La eliminación de la discriminación racial


The International Day for the Elimination of Racial Discrimination was celebrated on March 21. We might believe that with the passage of time racial discrimination is something we should no longer worry about, because society has evolved positively, but the truth is that it has worsened in recent years.

In the International Convention on the Elimination of Racial Discrimination, racial discrimination was defined as “any distinction, exclusion, restriction or preference based on race, colour, descent, or national or ethnic origin which has the purpose or effect of nullifying or impairing the recognition, enjoyment or exercise, on an equal footing, of human rights and fundamental freedoms”.

The United Nations General Assembly remarked that all doctrines of racial superiority hide scientifically false, condemnable, socially unjust and dangerous theories. The elimination of racial discrimination is necessary so that millions of people, who face daily problems arising from racism, can live with dignity. If we take a look at the 30 articles of human rights the right to equality and non-discrimination is explicitly recognized.


On March 21, 1960 in Sharpeville (South Africa), police killed 69 people at a peaceful demonstration protesting against apartheid. This day is remembered as the Sharpeville Massacre. It was on October 26, 1966 when the United Nations General Assembly proclaimed March 21 as the International Day for the Elimination of Racial Discrimination with the aim of urging the international community to eliminate all forms of racial discrimination.

Apartheid was a system of racial segregation that was formally established in South Africa in 1948 and remained in force until 1992. It consisted of creating separate places in all spheres of life for different racial groups, with the purpose of preserving the power of the white minority, since they were 21% of the population and would otherwise have lost their privileged position. This system discriminated against the black and Indian population, creating an unequal system.


The elimination of racial discrimination begins with understanding the causes that have led a part of society to think and act with such discrimination. Knowing them is very valuable in order to take action. We explain below the most common ones:


Over the years it has been agreed that fear is the main cause of racism. An experiment carried out in the 1940s in the United States called the Doll test, was designed to test the level of marginalization perceived by African-American children as a result of racial discrimination and segregation. It was repeated in Italy in 2016 and the results showed that fear and prejudice remain.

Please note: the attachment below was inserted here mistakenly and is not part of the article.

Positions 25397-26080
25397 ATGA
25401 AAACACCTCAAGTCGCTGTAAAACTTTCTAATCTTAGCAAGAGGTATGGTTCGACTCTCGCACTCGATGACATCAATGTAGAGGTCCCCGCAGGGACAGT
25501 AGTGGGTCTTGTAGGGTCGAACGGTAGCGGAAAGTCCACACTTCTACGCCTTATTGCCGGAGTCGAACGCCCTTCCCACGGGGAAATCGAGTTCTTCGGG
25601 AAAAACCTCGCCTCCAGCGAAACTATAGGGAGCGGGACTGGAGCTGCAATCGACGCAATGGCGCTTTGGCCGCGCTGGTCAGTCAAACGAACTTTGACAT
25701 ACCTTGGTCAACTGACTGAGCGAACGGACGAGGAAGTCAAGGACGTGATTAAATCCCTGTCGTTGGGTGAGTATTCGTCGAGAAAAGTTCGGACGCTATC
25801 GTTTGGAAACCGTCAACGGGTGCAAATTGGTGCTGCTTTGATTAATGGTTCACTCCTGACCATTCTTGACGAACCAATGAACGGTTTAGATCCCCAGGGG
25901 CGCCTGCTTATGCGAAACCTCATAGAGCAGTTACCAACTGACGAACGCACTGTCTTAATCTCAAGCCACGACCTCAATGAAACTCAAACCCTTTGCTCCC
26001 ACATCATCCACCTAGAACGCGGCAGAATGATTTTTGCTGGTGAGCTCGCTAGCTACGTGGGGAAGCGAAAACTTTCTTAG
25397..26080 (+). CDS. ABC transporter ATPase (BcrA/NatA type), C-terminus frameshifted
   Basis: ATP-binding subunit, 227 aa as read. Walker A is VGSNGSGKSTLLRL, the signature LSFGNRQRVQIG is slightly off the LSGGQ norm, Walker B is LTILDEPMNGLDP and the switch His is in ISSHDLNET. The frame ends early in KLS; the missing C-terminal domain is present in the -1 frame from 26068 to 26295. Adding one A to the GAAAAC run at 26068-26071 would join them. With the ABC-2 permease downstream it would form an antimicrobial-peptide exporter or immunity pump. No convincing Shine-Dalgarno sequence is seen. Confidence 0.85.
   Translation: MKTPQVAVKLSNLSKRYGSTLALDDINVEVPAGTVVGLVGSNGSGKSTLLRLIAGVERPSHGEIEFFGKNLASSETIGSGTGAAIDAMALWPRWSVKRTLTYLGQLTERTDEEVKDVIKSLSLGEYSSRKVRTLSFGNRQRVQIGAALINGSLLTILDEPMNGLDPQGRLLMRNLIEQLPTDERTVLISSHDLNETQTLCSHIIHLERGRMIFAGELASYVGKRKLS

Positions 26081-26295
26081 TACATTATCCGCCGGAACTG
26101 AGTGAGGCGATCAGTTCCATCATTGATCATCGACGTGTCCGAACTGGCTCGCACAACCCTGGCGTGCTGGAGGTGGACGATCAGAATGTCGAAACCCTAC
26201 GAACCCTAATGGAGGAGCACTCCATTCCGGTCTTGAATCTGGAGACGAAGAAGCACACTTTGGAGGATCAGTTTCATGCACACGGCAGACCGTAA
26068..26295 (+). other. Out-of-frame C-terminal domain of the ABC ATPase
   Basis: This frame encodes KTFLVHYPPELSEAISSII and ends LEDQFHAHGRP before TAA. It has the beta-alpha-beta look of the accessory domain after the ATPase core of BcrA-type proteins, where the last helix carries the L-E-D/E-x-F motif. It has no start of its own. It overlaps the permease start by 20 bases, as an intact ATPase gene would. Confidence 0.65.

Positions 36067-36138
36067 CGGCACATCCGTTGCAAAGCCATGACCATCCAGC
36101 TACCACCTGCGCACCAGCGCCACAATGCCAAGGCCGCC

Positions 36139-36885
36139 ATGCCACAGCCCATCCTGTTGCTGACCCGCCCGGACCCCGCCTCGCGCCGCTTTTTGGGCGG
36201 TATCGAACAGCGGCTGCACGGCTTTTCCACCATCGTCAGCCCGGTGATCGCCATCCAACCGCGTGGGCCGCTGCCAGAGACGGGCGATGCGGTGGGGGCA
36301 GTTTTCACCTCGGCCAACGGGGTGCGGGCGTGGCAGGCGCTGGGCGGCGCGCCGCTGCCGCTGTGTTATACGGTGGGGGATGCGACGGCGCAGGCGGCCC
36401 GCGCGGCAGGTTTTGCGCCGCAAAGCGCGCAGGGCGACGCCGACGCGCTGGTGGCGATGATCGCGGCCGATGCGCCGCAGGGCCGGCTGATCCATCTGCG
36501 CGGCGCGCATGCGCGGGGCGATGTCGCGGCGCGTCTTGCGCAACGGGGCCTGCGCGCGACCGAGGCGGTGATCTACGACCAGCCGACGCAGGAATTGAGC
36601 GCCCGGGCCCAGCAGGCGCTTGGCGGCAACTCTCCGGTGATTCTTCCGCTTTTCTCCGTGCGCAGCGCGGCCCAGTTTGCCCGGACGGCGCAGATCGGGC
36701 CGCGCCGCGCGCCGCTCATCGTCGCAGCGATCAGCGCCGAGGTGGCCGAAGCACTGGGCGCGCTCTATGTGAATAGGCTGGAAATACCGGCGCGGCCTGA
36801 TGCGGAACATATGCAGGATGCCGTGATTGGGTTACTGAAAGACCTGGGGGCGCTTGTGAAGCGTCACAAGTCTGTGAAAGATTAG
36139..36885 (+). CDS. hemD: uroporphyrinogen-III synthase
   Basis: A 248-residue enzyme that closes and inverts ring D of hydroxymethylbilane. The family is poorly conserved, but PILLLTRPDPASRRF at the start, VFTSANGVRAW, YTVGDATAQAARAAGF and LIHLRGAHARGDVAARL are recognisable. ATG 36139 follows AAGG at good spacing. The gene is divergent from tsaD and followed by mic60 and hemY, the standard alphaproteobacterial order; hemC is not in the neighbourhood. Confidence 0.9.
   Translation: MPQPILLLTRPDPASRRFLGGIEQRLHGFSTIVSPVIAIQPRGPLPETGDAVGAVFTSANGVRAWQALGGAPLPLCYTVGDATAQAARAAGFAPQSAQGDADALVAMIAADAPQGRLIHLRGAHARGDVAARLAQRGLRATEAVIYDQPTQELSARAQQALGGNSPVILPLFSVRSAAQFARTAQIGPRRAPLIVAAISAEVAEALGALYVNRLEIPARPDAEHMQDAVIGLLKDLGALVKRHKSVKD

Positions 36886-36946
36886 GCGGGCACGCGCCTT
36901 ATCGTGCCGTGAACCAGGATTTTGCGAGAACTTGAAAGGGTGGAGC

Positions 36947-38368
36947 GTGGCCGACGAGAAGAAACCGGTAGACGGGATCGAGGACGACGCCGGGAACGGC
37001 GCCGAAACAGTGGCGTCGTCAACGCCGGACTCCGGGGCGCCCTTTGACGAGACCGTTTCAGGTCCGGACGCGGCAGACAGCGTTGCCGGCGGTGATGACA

In fact, they also explain this cause with the mere exposure theory of affect, carried out by the psychologist Robert Zajonc. The study concludes that the more we know something or someone, the more we like them, and vice versa. The conclusion was that there is a very close link between familiarity and our way of judging.


For a long time throughout history, there have been different currents of thought based on considering some people better than others, on the treatment of inferiority and, in short, on segregation. These are ideologies that have not been eradicated and that, even today, are still present in the education given in different areas, such as in the home.

Because of this ideology, there are still environments today where slavery is still practiced. For example, in some industries in many countries. Moreover, thinking that some people are better than others contributes to war. The elimination of racial discrimination begins with education in equality.

Socioeconomic circumstances

Another cause of racial discrimination is social and economic circumstances, which have been a determining factor in the emergence of discriminatory and unjust behavior. When a person or group of people have a poor socio-economic situation, they are vulnerable to interests and an environment more prone to discrimination is established.

One example is Nazism. At the end of World War I, Germany was marked by inequality, poverty and unemployment. It is estimated that one in four Germans didn’t have a job. The Nazi regime propagandized by blaming the Jews for Germany’s problems and promised “bread and work” to all those who would join them. The result was many Germans united by hatred against a supposed enemy.